Umsebenzi with Teboho Mokoena

By Teboho Mokoena

Following hot on the heels of the Mulderij versus Goldrush, the CCMA has had to, once again, decide on the matter relating to the mandatory vaccination in the workplace.

The case we are examining is a matter involving Gideon J Kok, who was an applicant at the CCMA, on the one hand, and Ndaka Security and Services, cited as the respondent, on the other. The CCMA’s decision was handed down on 25 January 2020.

Briefly, the applicant who prior to his suspension, was employed as a safety practitioner. Gideon was suspended based on his refusal to be vaccinated. Ndaka Security and Services is a private security company contracted to SASOL LTD, which requires 100% vaccination for its employees, contractors and suppliers. Following his suspension, Gideon lodged a case with the CCMA citing unfair labour practice in terms of Section 182(2) of the Labour Relations Act (LRA).

Gideon’s arguments may be summarised as follows:
There is no legislation in place that compels any employee to be vaccinated. In this regard, he was essentially citing the ministerial directives, which it must be stated, do not, per se, render vaccination mandatory.
An agreement compelling an employee to vaccinate is contrary to the Constitution, the National Health Act and the consolidated directives issued by the employment and the labour minister.
Section 12 of the Constitution protects everyone’s right to freedom and security.

Gideon was recovering from Covid-19.
He is a devout Christian and while conceding that he had previously contracted Covid-19, he had recovered once he had stopped taking medication and relying only on his faith, and that, according to him, is what led to his successful recovery.
Security personnel are not essential service workers.
There is no commercial rationale for vaccination.
Gideon was presented with an alternative to vaccination, namely a weekly Covid-19 negative test result at his own cost. He declined this alternative.

Let me now interrogate some of Gideon’s arguments.
Firstly, apart from ministerial directives, Gideon is correct, there is currently no legislation that specifically compels employees to be vaccinated. That said, there are other pieces of legislation that may come into play under these circumstances. We shall examine those later.

While Gideon is well within his rights to cite Section 12(2) of the Constitution, which states that: (2) Everyone has the right to bodily and psychological integrity, including the right— (a) to make decisions concerning reproduction, (b) to security in and control over their body, and (c) not to be subjected to medical or scientific experiments without their informed consent. On the other hand, there is also Section 36(1) of the Constitution, which states that the general requirements for the limitation of any right is that it may be limited only in terms of the law of general application “to the extent that the limitation is reasonable and justifiable in an open and democratic society based on human dignity, equality and freedom”.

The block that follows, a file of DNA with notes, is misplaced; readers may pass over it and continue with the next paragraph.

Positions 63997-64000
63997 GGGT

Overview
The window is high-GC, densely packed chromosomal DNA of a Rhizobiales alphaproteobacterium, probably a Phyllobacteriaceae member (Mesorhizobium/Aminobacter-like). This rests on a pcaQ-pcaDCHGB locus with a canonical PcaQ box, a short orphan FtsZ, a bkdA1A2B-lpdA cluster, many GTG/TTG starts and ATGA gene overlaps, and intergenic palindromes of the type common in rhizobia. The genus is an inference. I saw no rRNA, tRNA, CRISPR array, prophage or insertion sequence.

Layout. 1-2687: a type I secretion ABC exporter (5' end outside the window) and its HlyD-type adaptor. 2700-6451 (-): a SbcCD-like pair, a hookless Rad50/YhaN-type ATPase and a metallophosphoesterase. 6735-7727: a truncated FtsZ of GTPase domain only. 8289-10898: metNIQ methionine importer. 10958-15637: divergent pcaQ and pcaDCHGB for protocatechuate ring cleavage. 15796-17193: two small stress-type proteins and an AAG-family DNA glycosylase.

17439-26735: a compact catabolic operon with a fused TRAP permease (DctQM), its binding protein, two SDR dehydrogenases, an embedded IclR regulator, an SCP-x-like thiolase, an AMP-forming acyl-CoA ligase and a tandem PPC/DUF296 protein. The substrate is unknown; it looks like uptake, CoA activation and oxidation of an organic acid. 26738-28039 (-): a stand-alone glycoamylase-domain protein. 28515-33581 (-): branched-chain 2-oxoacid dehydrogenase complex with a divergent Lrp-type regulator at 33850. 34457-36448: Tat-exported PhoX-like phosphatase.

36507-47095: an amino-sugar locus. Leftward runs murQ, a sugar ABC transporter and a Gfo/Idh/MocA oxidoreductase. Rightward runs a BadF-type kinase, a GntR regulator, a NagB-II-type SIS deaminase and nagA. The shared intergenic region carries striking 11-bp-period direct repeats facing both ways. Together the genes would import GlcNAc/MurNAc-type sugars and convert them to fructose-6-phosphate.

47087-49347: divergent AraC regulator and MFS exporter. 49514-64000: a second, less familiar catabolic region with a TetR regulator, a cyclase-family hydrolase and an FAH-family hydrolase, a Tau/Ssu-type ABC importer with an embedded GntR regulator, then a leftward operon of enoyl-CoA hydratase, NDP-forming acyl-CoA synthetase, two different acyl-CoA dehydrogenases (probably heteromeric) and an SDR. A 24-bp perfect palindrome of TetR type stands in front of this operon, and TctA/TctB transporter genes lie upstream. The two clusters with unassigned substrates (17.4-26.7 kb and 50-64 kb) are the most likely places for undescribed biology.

Essentially, there is no right that is absolute and that in certain instances rights enshrined in the Constitution may be curtailed, so to speak, if the said curtailment is “reasonable and justifiable in an open and democratic society based on human dignity, equality and freedom”.

That said, it is my submission that the key words in this section to be relied upon is REASONABLE and JUSTIFIABLE. Gideon could still argue that his rights to HUMAN DIGNITY, EQUALITY AND FREEDOM stand to be impaired if he was to be compelled to undergo mandatory vaccination.

The fact that Gideon had previously contracted Covid-19 did not help his case. If anything, it demonstrated that he, like everyone else, is susceptible to contracting the disease and, therefore, posed a risk to everyone working with him.

His argument that he had only recovered once he had stopped taking medication and solely relied on his body’s immune system and faith, further weakened his case. Why take medication in the first place when he could, from the onset rely on his immune system and faith to rid his body of this disease?

The respondent was well within their rights to contend that, medication, and not necessarily his faith and indomitable immune system was the real reason he had recovered. It is also worth noting that Gideon was unable to adduce incontrovertible proof to back his claims up.